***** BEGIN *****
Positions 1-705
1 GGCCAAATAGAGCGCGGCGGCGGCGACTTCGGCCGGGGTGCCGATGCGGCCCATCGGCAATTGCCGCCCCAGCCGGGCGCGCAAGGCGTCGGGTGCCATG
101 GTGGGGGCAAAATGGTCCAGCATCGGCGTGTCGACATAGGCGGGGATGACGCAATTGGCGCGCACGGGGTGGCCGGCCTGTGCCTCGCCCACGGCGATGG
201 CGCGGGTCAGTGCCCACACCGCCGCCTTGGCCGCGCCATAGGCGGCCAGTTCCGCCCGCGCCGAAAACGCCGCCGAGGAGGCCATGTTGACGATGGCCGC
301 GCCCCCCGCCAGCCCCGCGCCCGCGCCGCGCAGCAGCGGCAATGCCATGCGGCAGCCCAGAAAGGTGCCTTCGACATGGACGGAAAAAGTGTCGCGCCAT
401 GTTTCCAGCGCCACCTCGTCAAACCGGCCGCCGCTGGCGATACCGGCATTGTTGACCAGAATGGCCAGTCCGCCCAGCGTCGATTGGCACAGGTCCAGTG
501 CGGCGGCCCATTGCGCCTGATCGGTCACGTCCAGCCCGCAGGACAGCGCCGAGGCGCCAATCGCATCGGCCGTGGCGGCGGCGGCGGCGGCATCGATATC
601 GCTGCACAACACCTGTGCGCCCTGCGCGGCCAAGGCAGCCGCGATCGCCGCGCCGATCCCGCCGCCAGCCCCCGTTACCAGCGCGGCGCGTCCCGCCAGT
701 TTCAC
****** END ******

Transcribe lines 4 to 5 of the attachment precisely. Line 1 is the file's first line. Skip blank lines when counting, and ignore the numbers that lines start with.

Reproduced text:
201 CGCGGGTCAGTGCCCACACCGCCGCCTTGGCCGCGCCATAGGCGGCCAGTTCCGCCCGCGCCGAAAACGCCGCCGAGGAGGCCATGTTGACGATGGCCGC
301 GCCCCCCGCCAGCCCCGCGCCCGCGCCGCGCAGCAGCGGCAATGCCATGCGGCAGCCCAGAAAGGTGCCTTCGACATGGACGGAAAAAGTGTCGCGCCAT